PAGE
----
We can’t write about coffee today because we’re living through history. The largest civil rights protests since the 1960s took place this weekend in the United States, triggered by the murder of George Floyd by Minneapolis Police Officer Derek Chauvin, and by the countless senseless police murders that have preceded it.
Civil rights history is not done; it did not end with Martin Luther King Jr., or Malcolm X, or the 1992 national riots (also in response to police brutality), or the election and re-election of Barack Obama. Systemic racism and oppression continue against Black and brown and immigrant Americans across every corner of society, felt perhaps the most in how so many Americans are made to feel by our publicly funded police forces and increasingly fascist federal government. These murders—and the pattern of crimes and abuses that radiate around them—should be a source of great shame and embarrassment to all Americans; they stand in the face of the law and justice we claim to have built our society upon.
Police brutality is a sin, it is a travesty, it is un-American and it is a crime.
We must call for the end of qualified immunity for police brutality in America. After revising qualified immunity, we must then call for the establishment of civilian oversight and independent, citizen-led investigations into police use of excessive and/or deadly force, building these terms into binding terms of future police union contracts nationwide. These investigations should result in grand jury indictments and be prosecuted via the establishment of special prosecutor’s offices independent from city attorneys and DA offices, who so often cover up and cover for the crimes of local police departments, as evidenced by recent incidents around the country from Long Island to St. Louis to San Diego. Police and prosecutorial reform must happen now and they must happen unequivocally, called for in a unified voice from across our society.
But justice reform is a first step; inequality in America runs so deep you lose track of the cracks. It is our duty as Americans—all Americans—to fight against systemic racism. For those of us lucky enough to have them, it is our responsibility to use our platforms and privileges to support Black and brown and immigrant communities in America, and to donate both our time and money to help mend injustice in our lifetime. White Americans must face our own failures, our own biases, and be inspired to take action by supporting this movement financially, culturally, in the courtroom, at the ballot box, in the halls of government, and in the streets. We live in a country built on the foulest form of larceny—of labor and freedom and lives—and it’s a theft that continues today across every spectrum of society (yes, including coffee), in ways big and bold and unmissable but also in ways small and subtle and insidious. Activism for accountable justice must be paired with deep national soul searching. Only then can even begin to start to redress the balance.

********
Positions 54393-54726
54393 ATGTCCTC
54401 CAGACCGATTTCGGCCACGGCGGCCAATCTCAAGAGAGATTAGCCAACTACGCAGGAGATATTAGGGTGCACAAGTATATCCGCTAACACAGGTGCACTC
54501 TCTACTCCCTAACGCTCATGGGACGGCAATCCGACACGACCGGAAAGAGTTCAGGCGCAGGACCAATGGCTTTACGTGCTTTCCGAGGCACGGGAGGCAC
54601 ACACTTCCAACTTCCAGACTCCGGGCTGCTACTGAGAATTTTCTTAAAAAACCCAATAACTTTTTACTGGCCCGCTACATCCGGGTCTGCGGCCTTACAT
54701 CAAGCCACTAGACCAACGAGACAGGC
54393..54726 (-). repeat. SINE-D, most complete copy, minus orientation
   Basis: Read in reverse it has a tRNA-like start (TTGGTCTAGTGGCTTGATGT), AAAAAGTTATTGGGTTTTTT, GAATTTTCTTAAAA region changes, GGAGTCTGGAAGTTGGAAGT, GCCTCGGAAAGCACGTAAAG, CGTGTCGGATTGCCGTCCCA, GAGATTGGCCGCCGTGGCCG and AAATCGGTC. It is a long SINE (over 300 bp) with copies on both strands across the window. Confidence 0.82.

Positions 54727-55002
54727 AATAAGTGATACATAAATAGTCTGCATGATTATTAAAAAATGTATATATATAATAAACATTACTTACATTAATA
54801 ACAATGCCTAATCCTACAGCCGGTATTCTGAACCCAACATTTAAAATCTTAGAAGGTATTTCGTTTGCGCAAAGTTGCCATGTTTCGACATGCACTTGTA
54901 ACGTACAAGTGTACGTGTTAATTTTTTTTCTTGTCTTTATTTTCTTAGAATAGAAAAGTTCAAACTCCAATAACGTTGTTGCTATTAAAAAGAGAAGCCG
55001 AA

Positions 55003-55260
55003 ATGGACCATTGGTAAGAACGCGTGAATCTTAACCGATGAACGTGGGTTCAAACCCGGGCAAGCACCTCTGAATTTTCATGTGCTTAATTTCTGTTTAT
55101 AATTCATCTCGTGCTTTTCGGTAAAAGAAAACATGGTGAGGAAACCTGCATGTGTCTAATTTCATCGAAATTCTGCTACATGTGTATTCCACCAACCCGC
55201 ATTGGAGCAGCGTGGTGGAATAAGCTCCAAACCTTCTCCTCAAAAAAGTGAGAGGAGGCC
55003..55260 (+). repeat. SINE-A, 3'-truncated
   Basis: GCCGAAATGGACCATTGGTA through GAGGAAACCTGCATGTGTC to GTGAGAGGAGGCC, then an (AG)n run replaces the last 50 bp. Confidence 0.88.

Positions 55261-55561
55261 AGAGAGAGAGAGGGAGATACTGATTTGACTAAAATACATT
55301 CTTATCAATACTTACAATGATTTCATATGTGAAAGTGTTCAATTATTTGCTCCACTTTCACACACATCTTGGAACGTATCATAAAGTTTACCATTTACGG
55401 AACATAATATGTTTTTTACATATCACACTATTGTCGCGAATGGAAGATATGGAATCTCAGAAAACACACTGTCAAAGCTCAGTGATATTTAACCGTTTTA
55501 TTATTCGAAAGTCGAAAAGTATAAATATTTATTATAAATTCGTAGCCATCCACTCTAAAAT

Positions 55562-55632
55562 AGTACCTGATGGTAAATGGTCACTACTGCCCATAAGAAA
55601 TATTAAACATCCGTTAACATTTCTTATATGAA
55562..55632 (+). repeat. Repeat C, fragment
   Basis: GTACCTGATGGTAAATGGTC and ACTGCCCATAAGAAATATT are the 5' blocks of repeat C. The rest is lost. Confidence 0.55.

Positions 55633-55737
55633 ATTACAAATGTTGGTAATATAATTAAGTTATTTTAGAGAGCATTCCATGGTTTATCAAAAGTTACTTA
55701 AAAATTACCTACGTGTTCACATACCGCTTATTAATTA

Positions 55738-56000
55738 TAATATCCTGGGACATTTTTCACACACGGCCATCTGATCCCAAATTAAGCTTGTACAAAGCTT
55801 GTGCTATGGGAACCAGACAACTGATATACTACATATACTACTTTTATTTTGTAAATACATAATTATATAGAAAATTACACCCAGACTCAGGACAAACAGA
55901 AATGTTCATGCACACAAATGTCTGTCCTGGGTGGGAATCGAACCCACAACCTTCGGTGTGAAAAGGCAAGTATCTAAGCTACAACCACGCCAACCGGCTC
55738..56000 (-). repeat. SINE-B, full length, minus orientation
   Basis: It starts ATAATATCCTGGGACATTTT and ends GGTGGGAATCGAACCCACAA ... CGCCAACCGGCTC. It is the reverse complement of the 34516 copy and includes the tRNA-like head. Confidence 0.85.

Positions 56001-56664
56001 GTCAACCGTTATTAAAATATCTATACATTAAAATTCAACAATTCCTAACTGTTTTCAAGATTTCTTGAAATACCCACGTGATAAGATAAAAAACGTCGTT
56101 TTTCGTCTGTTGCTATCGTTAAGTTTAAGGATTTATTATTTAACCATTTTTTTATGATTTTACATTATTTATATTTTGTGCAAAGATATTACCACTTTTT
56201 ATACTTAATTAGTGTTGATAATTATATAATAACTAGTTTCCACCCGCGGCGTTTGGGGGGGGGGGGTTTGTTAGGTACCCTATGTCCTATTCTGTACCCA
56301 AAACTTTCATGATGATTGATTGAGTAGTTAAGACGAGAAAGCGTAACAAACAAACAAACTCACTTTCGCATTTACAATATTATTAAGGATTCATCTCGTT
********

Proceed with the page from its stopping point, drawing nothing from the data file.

Change must begin now. American police reform, specifically, must begin now, and it must lead to real action in the days to come, so that this never happens again. This latest litany of lives lost to unchecked police brutality and violence in America—including George Floyd, Tony McDade, Breonna Taylor and Ahmaud Arbery—must be the last. Our society cannot stand for it. The rage and anger and protest that has convulsed America over the last 72 hours is just and righteous and it must lead to change.
As John F. Kennedy said in 1962, “Those who make peaceful revolution impossible will make violent revolution inevitable.”
As Martin Luther King Jr. said in 1967, “A riot is the language of the unheard.”
As the activist Tamika D. Mallory of Until Freedom said over the weekend, “Charge the cops. Do your job. Do what you say this country is supposed to be about: the land of the free for all. It has not been free for Black people and we are tired.”
We can’t write about coffee today but it all connects back to coffee assuredly. We’ll work towards unpacking this further in the days to come, offering next steps from the range of viewpoints and perspectives you’re used to seeing published and championed here on Sprudge. For today stay safe, find your role in the moment, and thank you for joining us in supporting the following organizations.
In addition we’re providing a small set of links to additional reading and activist accounts, curated from this new moment for civil rights online. Please do not overburden the individual accounts we send you to with requests for dialogue or feedback in the days to come. Please do donate as much as you are able to the organizations we are recommending—they are all doing vital work in today’s civil rights moment.
Mireille Charper‘s critical work on Non Optical Allyship, which includes recommendations such as Rachel Cargle, No White Saviors, The Great Unlearn, Check Your Privilege, Layla Saad, as well as the books of Ibram X Kendi, “How To Be Antiracist‘ and “STAMPED: Antiracism and You.”
This portion of the feature is updating—check back for more essential reading. If you have a recommendation please get in touch.
Jordan Michelman (@suitcasewine) is a co-founder and editor at Sprudge Media Network.